With climate change a long time problem in the agriculture sector, farmers have also started adopting climate smart practices to cope with its impacts. One of the farmers shared that the Department of Science and Technology’s ‘Windy App’ provides a 15-day forecast on weather disturbances which farmers can use to schedule their farming activities and protect their crops and harvests.

Farmers also recognized the benefits of joining farmer groups and cooperatives to access financial services and grants.


“Hindi rin basta basta nakakapasok sa mga services ng gobyerno kung walang cooperative kaya ako naging member ng multi-purpose cooperative,” said another participant. (It's not easy for farmers to access government services, especially if you are not a member of the cooperative. That’s why I decided to join a multi-purpose cooperative.)

A CALL FOR SUPPORT


While this series of dialogues highlight the adoptive practices of farmers to the challenges they face, it also seeks to identify support interventions for farmers. The farmers are calling for support in two main areas—infrastructure and facilities, and technology and capability development—to provide immediate help in terms of profits.


On infrastructure and facilities, the farmers shared that they hope to have better farm-to-market road machineries for the delivery of their crops and harvests. They also identified vermicomposting facilities for vegetable production to help them shift to vermicomposting and lessen their reliance on inorganic fertilizers. They also saw the need for greenhouses to protect their crops from the impacts of climate change and tillers to help them in farming.


Meanwhile, the farmers recognized that they also need upskilling through technology and capability development. Some of the trainings they hope to participate in include financial literacy, business management pricing, bookkeeping, and accounting to help improve their farm management; forming farmers groups and cooperatives; agripreneurship and social media or digital marketing to access online markets; business registration processes with the Department of Trade and Industry, Food and Drug Administration, and DA’s KADIWA program.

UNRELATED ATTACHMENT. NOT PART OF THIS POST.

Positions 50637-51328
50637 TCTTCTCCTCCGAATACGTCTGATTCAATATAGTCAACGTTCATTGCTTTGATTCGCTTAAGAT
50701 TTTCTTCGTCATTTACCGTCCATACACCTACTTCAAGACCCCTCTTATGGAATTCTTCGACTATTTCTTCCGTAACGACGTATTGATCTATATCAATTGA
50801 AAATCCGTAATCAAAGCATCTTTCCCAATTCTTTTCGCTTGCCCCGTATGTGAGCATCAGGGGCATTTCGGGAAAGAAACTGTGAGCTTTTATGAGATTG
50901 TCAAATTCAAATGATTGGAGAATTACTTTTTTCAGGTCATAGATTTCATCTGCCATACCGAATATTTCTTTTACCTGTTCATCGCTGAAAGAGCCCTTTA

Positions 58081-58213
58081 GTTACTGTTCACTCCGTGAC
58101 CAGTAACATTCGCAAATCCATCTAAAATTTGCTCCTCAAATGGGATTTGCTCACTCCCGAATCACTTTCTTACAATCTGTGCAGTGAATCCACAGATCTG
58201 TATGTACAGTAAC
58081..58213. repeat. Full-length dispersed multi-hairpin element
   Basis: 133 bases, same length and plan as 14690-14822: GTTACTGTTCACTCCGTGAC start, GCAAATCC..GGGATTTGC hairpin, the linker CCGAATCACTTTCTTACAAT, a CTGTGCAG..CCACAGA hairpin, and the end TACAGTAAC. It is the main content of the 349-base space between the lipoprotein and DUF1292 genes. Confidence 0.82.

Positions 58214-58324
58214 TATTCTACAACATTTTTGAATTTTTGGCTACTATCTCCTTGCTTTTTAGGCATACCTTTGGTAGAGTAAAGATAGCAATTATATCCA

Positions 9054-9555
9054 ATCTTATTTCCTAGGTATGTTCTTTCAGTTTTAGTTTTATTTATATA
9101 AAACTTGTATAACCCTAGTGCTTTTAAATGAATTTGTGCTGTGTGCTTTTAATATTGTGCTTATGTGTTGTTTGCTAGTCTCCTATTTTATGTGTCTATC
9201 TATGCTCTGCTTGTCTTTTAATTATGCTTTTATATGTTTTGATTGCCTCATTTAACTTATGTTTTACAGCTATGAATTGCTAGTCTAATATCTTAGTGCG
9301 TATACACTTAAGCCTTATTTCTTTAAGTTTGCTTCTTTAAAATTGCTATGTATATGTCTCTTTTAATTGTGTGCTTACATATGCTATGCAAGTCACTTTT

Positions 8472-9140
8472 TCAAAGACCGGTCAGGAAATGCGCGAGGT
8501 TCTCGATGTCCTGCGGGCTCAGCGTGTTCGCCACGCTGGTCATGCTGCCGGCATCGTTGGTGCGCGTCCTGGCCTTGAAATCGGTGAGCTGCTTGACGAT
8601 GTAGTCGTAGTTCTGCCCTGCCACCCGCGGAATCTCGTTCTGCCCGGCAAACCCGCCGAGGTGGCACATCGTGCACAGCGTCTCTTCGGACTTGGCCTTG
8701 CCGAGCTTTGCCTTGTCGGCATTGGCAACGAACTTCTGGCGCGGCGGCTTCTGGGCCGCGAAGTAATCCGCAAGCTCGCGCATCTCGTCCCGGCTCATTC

From a bird’s eye view, the Insights Report has also identified sectoral actions that can be taken by many sectors to co-create a systemic support for the farmers. While most of the recommendations and specific wish lists of the farmers may demand greater investments - it should not bar us to put this aside and wait. For where there is a lack of resources, we are called to innovate with whatever resources we have at the moment.



Individual actions bring about a market solution itself. For most of us, we can help in making farmers thrive by shifting our food preferences for local produce or growing our own food ourselves, especially the urbanites. For others who have greater influence in our respective communities, we can help by bridging their connection with service providers, or by assisting them in registering with the governments’ registration system for one. In the end, giving farmers an ecosystem of support accessible to them is a critical process to make all the existing programs truly effective and felt by them.


This kind of voluntary dialogues organized by PPSA made the farmers feel seen, heard, and recognized for what they do and for what they can do more. This work hopes to be a point of reflection in assessing action-oriented offshoots in sustaining projects that are working, and enhancing areas needing improvement, with a collaborative mindset.


"In our work, we learned that things move in more meaningful and impactful ways when we listen intently, adapt, and work collaboratively with others. We are keeping this in mind as we explore more ways to respond to the needs of smallholder farmers and promote gender inclusion and resilience. We are privileged to offer a safe platform for farmers to come together, share best practices and lessons with one another, and just be given a chance to be heard. We will continue going in this direction," said PPSA Country Director Amy Melissa Chua.

More information from the Farmers Dialogue Series can be found here:

Farmers Dialogue Series Report
.pdf
Download PDF • 24.76MB